17th Mar 2011, 15:31

autolandings can be nice...but if something went wrong...u have to be ready.

There is a vast difference between fail-passive and fail-active. If there are no anomalies passing alert height, fail-active is virtually assured to perform the autoland correctly. (assuming CAT III ILS and winds within limits.)

18th Mar 2011, 04:22
Thanks very much for your replies, esp. safetypee. Very informative.

Regarding CAT III ops, here is Table 7 (EU-OPS, OPS 1.430 Appendix 1 Old): http://i307.photobucket.com/albums/nn287/patrikcertain/CAT3.png

The column "Roll-out Control/Guidance system" does it refer to the automatic approach/landing system? To me the name implies it's roll-out guidance AFTER touchdown only, but that doesn't really make sense either.

Regarding CAT II ops, here is Table 6 (EU-OPS, OPS 1.430 Appendix 1 Old):

In Note 1 it specifies that for the RVR values to apply it should be auto-coupled to 80 % of applicable DH. I note though in CS-AWO 221 (Installed Equipment for CAT II), it says you need an automatic approach coupler or a flight director system. As I understand it, you can get CAT II approved without an automatic approach system as long as you've got a FD setup and it's approved. If so does the RVR values in Table 6 values still apply?

18th Mar 2011, 14:35
172 “…but that doesn't really make sense either.”
With my cynical hat on you might expect too much from the regulations, particularly harmonisation between AWO and OPS.
As you probably realise AWO looks after the equipment/safety standards, whereas OPS regulates the operation. In between there are many gaps, and where ‘unusual’ operations are approved you have to specify the context, aircraft, equipment, and/or the approving authority.
Europe may seek harmonisation in theory, but in practice … ….

My understanding of roll out guidance is that it refers to the system elements which are only used on the ground; thus it would be feasible to use a non-automatic ground roll system. One example of this was the use of para-visual displays, e.g. Trident, Tristar, and some 747s?

Re Cat 2 RVR etc. IMHO This area is a black art steeped in the mystery of pre JAR operations where operators/national authorities argued for the lowest acceptable minima irrespective of aircraft type, or to keep what they already had to be used in JAR-OPS. This was fraught with danger as each aircraft has unique attributes (e.g. glare shield cut off angle) or handing characteristics which can affect the practicality of operating in low visibility.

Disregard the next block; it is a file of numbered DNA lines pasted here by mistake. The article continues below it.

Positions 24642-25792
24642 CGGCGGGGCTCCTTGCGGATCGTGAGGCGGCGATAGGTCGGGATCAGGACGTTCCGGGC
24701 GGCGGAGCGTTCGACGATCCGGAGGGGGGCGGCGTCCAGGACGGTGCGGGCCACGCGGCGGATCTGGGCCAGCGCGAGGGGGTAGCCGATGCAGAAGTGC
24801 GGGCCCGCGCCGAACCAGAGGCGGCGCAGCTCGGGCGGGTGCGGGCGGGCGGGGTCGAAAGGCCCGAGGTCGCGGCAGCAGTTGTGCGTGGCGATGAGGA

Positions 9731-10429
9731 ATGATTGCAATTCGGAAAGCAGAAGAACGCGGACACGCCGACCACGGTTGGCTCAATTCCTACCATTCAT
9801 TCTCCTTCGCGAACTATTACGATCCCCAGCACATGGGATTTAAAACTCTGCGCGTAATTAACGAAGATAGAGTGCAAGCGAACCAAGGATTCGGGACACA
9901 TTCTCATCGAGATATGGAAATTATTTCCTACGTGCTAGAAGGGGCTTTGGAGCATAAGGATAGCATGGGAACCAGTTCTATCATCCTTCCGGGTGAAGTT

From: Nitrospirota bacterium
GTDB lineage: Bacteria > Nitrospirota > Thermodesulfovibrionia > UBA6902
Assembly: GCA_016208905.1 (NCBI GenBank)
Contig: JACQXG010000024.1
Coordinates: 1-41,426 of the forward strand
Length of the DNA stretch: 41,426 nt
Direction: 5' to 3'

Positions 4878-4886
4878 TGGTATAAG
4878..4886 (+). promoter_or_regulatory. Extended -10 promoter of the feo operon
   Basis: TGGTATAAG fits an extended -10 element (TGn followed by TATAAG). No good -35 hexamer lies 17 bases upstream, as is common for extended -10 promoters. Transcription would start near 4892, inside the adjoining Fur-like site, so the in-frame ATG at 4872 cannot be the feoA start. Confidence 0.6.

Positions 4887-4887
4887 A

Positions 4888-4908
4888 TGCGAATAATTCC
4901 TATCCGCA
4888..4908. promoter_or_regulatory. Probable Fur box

The European AWO regulations evolved from ECAC Doc 17. Each national authority developed their local approval systems. The UK CAA led the way on certification (Trident), and recognising operational issues, developed a reputable computer model of fog, airfield lighting, and aircraft characteristics, which provided a minimum value RVR.
This was rejected by JAA and the ensuing ‘tabular’ mess continues. JAA/EU-OPS AWO working groups have struggled (unsuccessfully) for many years to rationalise the situation, which is not aided by rigid ICAO definitions and the rapid introduction of new / novel guidance systems.
Cat 2 minima used to be what-ever the operator could argue for. More recently this has been bounded by EU-OPS tables, but there still is opportunity for variability amongst regulators in their interpretation of ‘workload’, crew skill, etc, etc, or just in understanding the rules / safety of the operation.

IMHO Cat 2 is the most risky area of AWO, in that the nature of the reduced visibility can change with altitude, fog / snow / dust. Thus having made a decision to land, this might be incorrect at a lower altitude – from experience(s).
Fortunately, the prevalence of reliable autopilots and the high cost of Cat 2 certification, most operations choose the safer auto-approach options; but now operators argue to extent Cat 2 auto systems into Cat 3 conditions – back to #1.

19th Mar 2011, 22:48
Thanks for speaking out loud what I might have expected to some degree... about harmonisation. I guess I'll just have to leave it at that :)